Turkish President Recep Tayyip Erdogan allegedly authorized the downing of a Russian warplane in an incident that briefly soured their relationship four years ago, the Turkey-focused Nordic Monitor website reported, citing a report to NATO it says it obtained.
A Turkish F-16 interceptor shot down a Russian fighter-bomber near the Syrian border with an air-to-air missile on Nov. 24, 2015, killing one pilot. Russia retaliated against what President Vladimir Putin called a “stab in the back” with a package of sanctions against Turkey.
Evidence of Erdogan’s authorization of the attack appeared to stem from his delineation of Turkey’s rules of engagement before he became president in mid-2014, the Nordic Monitor reported on Nov. 26.
“Every military element approaching Turkey from the Syrian border and representing a security risk and danger will be assessed as a military threat and will be treated as a military target,” then-Prime Minister Erdogan was quoted as saying.
Turkey’s then-general staff headquarters legal counsellor, Major Erkan Ağın, submitted Erdogan’s quote in a report for a NATO meeting titled “The Legal Issues on the Shoot-Down of the Russian Military Aircraft,” according to Nordic Monitor.
The 61-page report and its eight-page appendix is undated but appears to have been prepared “sometime in early 2016,” said the website’s founder, the exiled Turkish journalist Abdullah Bozkurt.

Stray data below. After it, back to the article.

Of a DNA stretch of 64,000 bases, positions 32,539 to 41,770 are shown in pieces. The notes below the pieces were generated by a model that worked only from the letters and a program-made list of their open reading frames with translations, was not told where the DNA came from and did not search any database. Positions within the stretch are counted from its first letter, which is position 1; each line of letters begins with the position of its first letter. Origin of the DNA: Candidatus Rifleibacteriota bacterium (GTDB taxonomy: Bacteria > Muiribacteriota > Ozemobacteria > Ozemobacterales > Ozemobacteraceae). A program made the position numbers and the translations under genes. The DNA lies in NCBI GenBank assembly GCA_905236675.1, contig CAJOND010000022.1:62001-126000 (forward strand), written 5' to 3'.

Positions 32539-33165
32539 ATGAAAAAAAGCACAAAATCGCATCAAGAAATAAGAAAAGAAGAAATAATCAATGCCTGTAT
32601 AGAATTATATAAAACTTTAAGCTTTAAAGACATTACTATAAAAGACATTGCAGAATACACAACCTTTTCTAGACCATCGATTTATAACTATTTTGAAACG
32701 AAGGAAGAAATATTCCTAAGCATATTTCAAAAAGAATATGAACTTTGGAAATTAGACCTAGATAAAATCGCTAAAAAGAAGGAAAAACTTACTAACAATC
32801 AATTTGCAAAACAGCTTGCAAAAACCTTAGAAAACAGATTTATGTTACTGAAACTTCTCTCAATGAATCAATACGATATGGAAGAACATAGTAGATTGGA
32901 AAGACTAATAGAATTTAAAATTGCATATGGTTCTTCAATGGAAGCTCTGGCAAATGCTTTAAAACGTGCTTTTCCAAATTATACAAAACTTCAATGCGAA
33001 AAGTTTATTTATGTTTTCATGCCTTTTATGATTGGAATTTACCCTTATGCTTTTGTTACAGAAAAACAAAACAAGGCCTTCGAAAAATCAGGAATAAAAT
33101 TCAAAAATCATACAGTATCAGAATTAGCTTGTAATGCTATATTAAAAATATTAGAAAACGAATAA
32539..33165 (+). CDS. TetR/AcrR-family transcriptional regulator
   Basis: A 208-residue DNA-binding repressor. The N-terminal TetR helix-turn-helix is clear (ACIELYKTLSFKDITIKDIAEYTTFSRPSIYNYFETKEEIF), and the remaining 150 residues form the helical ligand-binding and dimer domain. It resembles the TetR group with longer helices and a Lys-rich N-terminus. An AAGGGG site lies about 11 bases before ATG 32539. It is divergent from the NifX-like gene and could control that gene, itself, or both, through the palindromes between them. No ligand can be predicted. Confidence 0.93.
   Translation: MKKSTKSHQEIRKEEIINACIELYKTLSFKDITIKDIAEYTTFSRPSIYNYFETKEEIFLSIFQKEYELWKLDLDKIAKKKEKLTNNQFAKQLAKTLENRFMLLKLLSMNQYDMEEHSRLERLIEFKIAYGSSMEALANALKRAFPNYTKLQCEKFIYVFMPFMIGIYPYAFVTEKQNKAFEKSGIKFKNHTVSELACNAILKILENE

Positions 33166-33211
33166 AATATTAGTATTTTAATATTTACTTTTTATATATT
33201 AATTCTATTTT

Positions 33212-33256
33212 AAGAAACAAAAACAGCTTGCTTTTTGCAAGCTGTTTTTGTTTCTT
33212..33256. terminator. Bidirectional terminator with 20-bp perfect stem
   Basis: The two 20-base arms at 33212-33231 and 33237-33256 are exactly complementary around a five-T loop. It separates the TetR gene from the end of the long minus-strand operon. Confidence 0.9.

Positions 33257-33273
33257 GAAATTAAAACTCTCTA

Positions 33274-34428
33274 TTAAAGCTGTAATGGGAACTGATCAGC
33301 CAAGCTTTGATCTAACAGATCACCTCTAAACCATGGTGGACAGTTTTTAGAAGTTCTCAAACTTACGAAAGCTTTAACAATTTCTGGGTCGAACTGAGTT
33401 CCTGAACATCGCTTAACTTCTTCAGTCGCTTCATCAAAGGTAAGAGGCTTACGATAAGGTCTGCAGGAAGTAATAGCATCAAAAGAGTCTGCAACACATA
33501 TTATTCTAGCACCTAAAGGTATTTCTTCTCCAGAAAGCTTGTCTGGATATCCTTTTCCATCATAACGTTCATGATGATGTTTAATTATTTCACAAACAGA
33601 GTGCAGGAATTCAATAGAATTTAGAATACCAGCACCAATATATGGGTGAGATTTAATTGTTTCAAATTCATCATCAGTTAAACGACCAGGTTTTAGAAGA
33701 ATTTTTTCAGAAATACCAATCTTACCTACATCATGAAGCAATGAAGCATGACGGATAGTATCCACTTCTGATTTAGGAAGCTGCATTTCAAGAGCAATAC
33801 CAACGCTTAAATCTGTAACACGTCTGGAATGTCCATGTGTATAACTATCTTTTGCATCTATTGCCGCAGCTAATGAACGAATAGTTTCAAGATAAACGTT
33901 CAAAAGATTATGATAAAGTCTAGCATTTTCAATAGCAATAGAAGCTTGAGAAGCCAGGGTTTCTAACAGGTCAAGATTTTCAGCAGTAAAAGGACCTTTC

Major Ağın, the legal counsellor who was said to have prepared the NATO report, was arrested in July 2016 in connection to his alleged role in a failed coup attempt that month, Bozkurt told The Moscow Times.
“He was released pending trial a year later. I do not know his current status, but he is no longer with the military,” Bozkurt said.
The Moscow Times was unable to independently verify the report’s authenticity. Kerim Has, a Moscow-based political analyst of Russia-Turkey relations, said its authenticity “doesn’t matter because the Kremlin knows that Erdogan gave the order” to shoot down the Su-24.
The Kremlin said it doesn’t trust the reports and relies on official statements from Ankara.
On Wednesday, the Nordic Monitor wrote that Turkey accused Russia of violating its border less than a year after the deadly cross-border incident.